An Unorthodox Approach to Getting an Interview
Are you applying for out-of-state jobs and finding it difficult to get an interview or even a call back?
It's no secret that jobs are still competitive. Tight market conditions have led to more and more clinicians broadening their searches to include a larger and wider geographical area. More NPs and PAs are finding it necessary to consider relocating in order to find a suitable position. Unfortunately, many are also finding it tough to get a response to their applications.
Employers still get dozens of resumes for every open position. Dozens of applicants means the employer must find some criteria to help weed the pool of candidates down to just a handful. Eliminating out-of-state applicants is one way to accomplish this task. I know that sounds unfair, but you must remember that in this market employers do enjoy the luxury of being fussy. Of course employers want to hire competent and hard-working PAs and NPs, but with so many local applicants, many employers are skipping over those who are out of state. In other words, the address on your resume might be speaking louder than your qualifications.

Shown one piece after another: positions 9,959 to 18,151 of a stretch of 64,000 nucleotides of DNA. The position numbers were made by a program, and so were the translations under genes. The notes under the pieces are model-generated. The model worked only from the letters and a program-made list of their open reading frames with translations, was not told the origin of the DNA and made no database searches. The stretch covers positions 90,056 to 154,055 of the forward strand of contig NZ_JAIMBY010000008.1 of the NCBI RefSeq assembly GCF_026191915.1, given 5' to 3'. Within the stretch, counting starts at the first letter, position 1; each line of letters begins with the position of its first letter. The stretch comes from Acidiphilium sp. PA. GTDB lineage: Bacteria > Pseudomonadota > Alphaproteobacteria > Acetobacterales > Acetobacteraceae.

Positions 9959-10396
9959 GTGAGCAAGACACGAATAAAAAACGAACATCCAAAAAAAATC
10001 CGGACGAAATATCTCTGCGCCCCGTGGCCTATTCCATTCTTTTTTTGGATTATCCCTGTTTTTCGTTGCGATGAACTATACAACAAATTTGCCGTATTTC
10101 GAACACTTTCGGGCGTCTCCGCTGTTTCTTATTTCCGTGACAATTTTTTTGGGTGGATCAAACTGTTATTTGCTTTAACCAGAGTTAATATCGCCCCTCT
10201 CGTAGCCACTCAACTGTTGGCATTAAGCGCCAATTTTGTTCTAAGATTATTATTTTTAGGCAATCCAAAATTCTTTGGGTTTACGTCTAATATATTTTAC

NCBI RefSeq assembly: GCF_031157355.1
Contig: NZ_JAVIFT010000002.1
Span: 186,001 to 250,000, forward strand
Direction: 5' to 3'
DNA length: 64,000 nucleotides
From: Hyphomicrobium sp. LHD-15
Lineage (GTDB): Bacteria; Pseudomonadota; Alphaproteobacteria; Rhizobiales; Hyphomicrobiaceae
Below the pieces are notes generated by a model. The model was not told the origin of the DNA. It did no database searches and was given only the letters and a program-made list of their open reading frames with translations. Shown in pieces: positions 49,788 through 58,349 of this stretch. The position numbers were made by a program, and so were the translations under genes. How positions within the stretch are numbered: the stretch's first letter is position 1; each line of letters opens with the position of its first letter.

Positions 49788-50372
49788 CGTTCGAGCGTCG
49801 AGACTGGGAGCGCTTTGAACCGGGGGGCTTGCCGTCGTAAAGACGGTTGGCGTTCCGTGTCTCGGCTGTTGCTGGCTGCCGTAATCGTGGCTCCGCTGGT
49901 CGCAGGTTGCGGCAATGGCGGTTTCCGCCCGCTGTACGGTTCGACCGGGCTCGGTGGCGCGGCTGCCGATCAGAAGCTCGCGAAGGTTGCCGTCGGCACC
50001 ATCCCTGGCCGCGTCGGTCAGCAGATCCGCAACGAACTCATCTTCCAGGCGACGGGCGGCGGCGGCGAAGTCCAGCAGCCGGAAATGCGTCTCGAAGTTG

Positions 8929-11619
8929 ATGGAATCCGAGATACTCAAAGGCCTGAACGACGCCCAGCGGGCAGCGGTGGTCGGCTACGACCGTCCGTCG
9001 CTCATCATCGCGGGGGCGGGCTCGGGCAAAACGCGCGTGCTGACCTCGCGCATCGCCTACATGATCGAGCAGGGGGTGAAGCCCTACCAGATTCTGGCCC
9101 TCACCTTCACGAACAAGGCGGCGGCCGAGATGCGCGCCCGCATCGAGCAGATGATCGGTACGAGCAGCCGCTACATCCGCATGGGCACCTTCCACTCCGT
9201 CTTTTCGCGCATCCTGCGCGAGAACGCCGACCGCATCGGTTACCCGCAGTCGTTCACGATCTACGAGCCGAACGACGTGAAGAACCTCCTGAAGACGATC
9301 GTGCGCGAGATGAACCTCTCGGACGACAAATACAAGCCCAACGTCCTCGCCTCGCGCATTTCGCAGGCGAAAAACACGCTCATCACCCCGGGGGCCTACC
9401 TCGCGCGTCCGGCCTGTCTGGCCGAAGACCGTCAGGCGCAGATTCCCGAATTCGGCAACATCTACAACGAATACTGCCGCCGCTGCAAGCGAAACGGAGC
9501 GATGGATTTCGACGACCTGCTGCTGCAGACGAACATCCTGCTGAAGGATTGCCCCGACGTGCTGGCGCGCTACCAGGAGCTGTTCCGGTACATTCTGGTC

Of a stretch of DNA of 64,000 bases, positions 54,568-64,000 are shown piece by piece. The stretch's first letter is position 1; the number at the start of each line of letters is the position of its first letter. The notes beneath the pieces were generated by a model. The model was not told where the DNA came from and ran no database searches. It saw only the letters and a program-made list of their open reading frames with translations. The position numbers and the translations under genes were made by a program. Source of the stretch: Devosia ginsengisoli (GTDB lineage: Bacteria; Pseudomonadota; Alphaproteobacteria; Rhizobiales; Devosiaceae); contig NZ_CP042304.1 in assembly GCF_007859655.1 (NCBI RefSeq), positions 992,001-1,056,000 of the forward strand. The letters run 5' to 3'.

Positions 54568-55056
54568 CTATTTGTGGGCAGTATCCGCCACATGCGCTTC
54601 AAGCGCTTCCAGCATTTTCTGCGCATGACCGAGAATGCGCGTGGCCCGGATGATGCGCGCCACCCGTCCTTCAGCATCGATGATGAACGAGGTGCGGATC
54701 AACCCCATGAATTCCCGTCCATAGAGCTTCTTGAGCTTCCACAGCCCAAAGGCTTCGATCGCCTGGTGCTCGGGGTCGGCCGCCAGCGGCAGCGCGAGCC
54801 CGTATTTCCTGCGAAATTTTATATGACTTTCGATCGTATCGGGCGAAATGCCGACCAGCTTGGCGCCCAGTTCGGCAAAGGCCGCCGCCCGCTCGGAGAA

What I am going to suggest to you might seem a little controversial or even radical. Hear me out.
Don't put your address on your resume. (I told you this was going to sound radical!) In this day and age, your phone number and an email address on your resume can be adequate. I don't know of any employers who are responding to applications with paper and pen anymore, so why call attention to the fact that you are not living locally? If this suggestion makes you uneasy, you might consider renting a PO Box or using the address of friends or family who live in the area you are seeking to work in.
If this strategy works and you do get a call from a potential employer, be sure that you also have prepared a reasonable explanation for why you are willing to relocate. "I need a job" is not going to cut it. Employers are more open to hiring out-of-state applicants if they not only have a good reason to relocate, but they also have a good reason to keep them there AFTER they relocate. Candidates who have family or other ties to a community are more likely to stick around. Thus, they make employers less nervous than those who are simply following the job.